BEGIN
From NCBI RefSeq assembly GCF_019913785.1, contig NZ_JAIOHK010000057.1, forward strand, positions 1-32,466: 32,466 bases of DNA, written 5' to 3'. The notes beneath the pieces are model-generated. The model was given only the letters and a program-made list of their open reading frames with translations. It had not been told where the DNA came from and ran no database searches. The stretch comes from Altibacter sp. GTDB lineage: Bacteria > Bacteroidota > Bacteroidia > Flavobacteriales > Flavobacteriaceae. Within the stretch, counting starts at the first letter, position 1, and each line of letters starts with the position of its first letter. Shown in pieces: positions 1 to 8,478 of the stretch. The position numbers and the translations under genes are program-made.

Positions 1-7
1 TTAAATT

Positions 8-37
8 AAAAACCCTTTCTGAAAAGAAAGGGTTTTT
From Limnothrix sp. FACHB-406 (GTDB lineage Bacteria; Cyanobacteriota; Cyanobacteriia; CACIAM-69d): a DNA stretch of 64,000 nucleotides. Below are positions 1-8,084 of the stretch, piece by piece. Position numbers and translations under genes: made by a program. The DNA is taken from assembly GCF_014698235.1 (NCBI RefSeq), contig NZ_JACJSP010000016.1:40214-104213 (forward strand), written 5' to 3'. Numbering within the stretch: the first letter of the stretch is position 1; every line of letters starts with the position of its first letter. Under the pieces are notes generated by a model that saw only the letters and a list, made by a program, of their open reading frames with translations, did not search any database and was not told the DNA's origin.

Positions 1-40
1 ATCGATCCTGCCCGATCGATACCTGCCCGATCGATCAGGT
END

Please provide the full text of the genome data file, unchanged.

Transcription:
From NCBI RefSeq assembly GCF_019913785.1, contig NZ_JAIOHK010000057.1, forward strand, positions 1-32,466: 32,466 bases of DNA, written 5' to 3'. The notes beneath the pieces are model-generated. The model was given only the letters and a program-made list of their open reading frames with translations. It had not been told where the DNA came from and ran no database searches. The stretch comes from Altibacter sp. GTDB lineage: Bacteria > Bacteroidota > Bacteroidia > Flavobacteriales > Flavobacteriaceae. Within the stretch, counting starts at the first letter, position 1, and each line of letters starts with the position of its first letter. Shown in pieces: positions 1 to 8,478 of the stretch. The position numbers and the translations under genes are program-made.

Positions 1-7
1 TTAAATT

Positions 8-37
8 AAAAACCCTTTCTGAAAAGAAAGGGTTTTT
From Limnothrix sp. FACHB-406 (GTDB lineage Bacteria; Cyanobacteriota; Cyanobacteriia; CACIAM-69d): a DNA stretch of 64,000 nucleotides. Below are positions 1-8,084 of the stretch, piece by piece. Position numbers and translations under genes: made by a program. The DNA is taken from assembly GCF_014698235.1 (NCBI RefSeq), contig NZ_JACJSP010000016.1:40214-104213 (forward strand), written 5' to 3'. Numbering within the stretch: the first letter of the stretch is position 1; every line of letters starts with the position of its first letter. Under the pieces are notes generated by a model that saw only the letters and a list, made by a program, of their open reading frames with translations, did not search any database and was not told the DNA's origin.

Positions 1-40
1 ATCGATCCTGCCCGATCGATACCTGCCCGATCGATCAGGT